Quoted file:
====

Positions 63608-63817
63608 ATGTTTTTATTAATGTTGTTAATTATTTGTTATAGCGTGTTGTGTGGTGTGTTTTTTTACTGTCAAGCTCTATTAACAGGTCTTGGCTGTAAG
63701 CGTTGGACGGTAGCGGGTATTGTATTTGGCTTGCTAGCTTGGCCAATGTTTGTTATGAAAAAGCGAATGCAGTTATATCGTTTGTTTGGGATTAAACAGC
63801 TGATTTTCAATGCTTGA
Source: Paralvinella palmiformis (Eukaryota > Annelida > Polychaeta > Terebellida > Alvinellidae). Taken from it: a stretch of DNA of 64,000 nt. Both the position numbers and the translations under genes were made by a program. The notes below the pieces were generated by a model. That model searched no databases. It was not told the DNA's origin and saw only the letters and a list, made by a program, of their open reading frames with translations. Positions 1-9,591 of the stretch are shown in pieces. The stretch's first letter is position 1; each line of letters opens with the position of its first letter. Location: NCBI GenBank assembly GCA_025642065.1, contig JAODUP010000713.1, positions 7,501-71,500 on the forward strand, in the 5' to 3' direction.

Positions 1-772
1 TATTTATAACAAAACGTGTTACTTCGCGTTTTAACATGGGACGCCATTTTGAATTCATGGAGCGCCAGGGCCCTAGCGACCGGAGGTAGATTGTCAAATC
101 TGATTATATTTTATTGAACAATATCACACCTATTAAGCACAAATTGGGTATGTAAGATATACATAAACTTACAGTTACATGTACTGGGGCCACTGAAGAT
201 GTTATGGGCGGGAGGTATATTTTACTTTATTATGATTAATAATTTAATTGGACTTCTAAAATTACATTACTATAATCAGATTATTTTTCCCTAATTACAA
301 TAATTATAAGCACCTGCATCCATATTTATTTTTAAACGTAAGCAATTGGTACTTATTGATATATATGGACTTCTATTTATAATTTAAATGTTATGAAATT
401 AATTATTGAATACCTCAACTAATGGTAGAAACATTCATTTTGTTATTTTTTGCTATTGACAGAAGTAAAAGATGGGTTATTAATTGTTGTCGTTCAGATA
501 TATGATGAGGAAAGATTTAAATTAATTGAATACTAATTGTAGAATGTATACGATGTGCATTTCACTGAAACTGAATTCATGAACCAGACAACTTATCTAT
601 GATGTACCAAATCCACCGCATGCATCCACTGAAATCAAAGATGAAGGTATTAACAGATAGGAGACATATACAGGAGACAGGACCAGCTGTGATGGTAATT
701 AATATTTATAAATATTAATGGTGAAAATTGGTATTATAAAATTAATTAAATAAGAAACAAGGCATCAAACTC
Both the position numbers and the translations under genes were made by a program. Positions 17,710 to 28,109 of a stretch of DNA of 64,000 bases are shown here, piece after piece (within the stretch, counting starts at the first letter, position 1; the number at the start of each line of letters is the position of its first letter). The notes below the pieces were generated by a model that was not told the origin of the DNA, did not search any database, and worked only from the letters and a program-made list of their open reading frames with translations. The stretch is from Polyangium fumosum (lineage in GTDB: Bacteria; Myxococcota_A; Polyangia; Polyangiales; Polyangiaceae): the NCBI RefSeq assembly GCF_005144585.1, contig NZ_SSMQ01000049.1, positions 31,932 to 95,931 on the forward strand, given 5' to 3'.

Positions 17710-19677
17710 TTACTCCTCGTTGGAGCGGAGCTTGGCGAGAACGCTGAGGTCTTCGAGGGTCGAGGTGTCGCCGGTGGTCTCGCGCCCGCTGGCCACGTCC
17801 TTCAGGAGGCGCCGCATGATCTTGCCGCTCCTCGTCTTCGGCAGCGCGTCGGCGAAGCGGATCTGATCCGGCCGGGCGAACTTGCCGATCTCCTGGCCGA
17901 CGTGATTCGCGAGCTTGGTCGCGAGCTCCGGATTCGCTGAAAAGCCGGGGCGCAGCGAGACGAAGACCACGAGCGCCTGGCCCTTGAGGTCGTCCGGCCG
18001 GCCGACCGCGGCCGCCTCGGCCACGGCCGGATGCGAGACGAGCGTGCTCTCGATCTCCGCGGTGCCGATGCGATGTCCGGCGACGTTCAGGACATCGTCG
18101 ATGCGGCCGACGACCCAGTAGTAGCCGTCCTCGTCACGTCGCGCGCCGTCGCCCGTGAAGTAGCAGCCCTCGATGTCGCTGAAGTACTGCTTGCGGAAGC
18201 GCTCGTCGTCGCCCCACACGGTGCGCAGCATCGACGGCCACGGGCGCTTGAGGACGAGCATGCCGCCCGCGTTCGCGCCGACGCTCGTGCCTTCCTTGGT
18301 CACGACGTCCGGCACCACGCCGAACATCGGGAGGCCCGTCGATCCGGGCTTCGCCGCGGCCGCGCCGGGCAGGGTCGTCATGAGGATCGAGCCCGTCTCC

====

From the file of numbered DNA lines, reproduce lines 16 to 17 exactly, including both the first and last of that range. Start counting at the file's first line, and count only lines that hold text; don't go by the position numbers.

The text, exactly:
Positions 17710-19677
17710 TTACTCCTCGTTGGAGCGGAGCTTGGCGAGAACGCTGAGGTCTTCGAGGGTCGAGGTGTCGCCGGTGGTCTCGCGCCCGCTGGCCACGTCC